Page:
Ruth Galloway is a forty-something archaeologist who lives on her own at the edge of Saltmarsh in an isolated cottage thecrossing placeswith a couple of cats. I found her character immediately appealing and realistic. Her concerns about her weight and her single status struck a chord with me – and I suspect many other female crime fans. This series is evidently going to be something of a partnership between Ruth and Detective Chief Inspector Harry Nelson. So did I also feel an affinity with the other main character? Yes. Nelson is clearly a complicated personality and – unlike Ruth and many other detectives in other series – he is a family man with two daughters and an attractive wife. I am looking forward to seeing how this all plays out during the series. The other powerful factor in this book is the stunning backdrop – the salt marshes.

Griffiths evidently knows and loves this landscape and has it as a character in its own right, particularly during the climactic scenes where the dangerous surroundings heighten the drama and tension during the denouement in a classic showdown that manages to provide plenty of surprises. Let’s hope the upcoming television series does this book justice.

The Enchantment Emporium by Tanya Huff
Well, this is fun! I loved the whole idea – including the Gale family tendency to interbreed to strengthen their magical enchantment emporiumbloodline, and the fact that it takes a different direction depending on gender. As Huff doesn’t go into any major detail about the uninhibited sexual exploits within the family, the fact that a normal major taboo is crossed due to a magical imperative just underlines the sense of ‘other’. I would have been a lot less comfortable with this aspect if she’d chosen to provide a lot of gratuitous detail around said exploits – but she doesn’t. It was particularly enjoyable to read a punchy, urban fantasy where the power lies with the elderly females – the infamous ‘aunties’. As someone who finds herself rapidly approaching the same role within my own family faaar too quickly, it was gratifying to read about women of a certain age who were a significant force to be reckoned with.

As for Alysha, herself – Huff has depicted a feisty, enjoyable heroine who is busy trying to find her feet within a powerful family without cutting herself off from their support or love. Again, refreshing to read. So many protagonists, male and female, don’t seem to have much in the way of family ties, allowing them to fully immerse themselves in whatever arcane adventures that come their way without having to consider anyone near and dear to them. Her reaction to the rapidly escalating troubles surrounding the Emporium makes for a riveting, memorable read – and the bonus is this is the first of a series.

Fortune’s Pawn – Book 1 of the Paradox series by Rachel Bach
œF$¿Æ‘$8Òò¤»däå¸R8BIDevi Morris isn’t your average mercenary. She has plans. Big ones. And a ton of ambition. It’s a combination that’s going to get her killed one day. But not just yet. That is, until she gets a job on a tiny trade ship with a nasty reputation for surprises. The Glorious Fool isn’t misnamed: it likes to get into trouble, so much so that one year of security work under its captain is equal to five years anywhere else. With odds like that, Devi knows she’s found the perfect way to get the jump on the next part of her Plan. But the Fool doesn’t give up its secrets without a fight, and one year on this ship might be more than even Devi can handle.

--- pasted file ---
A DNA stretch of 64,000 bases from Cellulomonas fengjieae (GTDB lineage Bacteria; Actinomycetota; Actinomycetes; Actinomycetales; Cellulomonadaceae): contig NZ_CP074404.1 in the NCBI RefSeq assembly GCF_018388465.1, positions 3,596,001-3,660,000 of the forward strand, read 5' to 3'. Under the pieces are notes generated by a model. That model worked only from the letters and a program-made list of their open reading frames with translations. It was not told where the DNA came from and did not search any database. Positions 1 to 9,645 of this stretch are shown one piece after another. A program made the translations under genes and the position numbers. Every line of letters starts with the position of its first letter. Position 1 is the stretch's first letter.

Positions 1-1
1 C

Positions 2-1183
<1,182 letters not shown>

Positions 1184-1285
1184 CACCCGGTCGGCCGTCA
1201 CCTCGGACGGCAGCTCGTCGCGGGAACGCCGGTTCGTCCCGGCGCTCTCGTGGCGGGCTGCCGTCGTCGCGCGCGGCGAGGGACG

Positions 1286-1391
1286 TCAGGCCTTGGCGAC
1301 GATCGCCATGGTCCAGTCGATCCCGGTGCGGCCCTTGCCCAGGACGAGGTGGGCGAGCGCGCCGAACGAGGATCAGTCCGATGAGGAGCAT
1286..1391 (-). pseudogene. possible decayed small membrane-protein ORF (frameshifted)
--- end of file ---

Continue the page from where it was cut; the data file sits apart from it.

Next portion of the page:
Written in first person point of view, Devi is a wonderful protagonist. A driven, adrenaline-junkie, she spends her earnings on wicked weaponry and a shielded suit that she loves far too much, to the extent they all have names. She also likes the odd drop and playing poker. I loved her – and her impulsive character that gets her into regular scrapes. Given that many of my favourite reads were quite grim, this mapcap adventure provided plenty of thrills and spills which didn’t stick in my memory as much as the general feeling of fun. It’s not a comedy, but there was more than enough energy crackling off the page to have me turning the pages with a grin on my face.

Farthing – Book 1 of The Small Change trilogy by Jo Walton
In a world where England has agreed a peace with Nazi Germany, one small change can carry a huge cost… Eight farthingyears after they overthrew Churchill and led Britain into a separate peace with Hitler, the upper-crust families of the ‘Farthing set’ gather for a weekend retreat. But idyll becomes nightmare when Sir James Thirkie is found murdered, a yellow Star of David pinned to his chest. Suspicion falls, inevitably on David Kahn, who is a Jew and recently married to Lucy, the daughter of Lord and Lady Eversley of Castle Farthing, but when Inspector Peter Carmichael of Scotland Yard starts investigating the case, he soon realises that all is not what it seems…

As ever, Walton braids the apparently cosy into something different and when you’re lulled into a false sense of security, she pulls the rug from under you. The familiar backdrop here is the classic country house murder. Guests are staying over – mostly the ‘Farthing set’, with the inevitable alliances and enmities, both political and personal. Inspector Carmichael and his loyal sidekick, Royston, set about the task of unpicking the various secrets of all the likely suspects. The investigation in alternate chapters is described in third person viewpoint, harking back to those Agatha Christie whodunits we all know and love.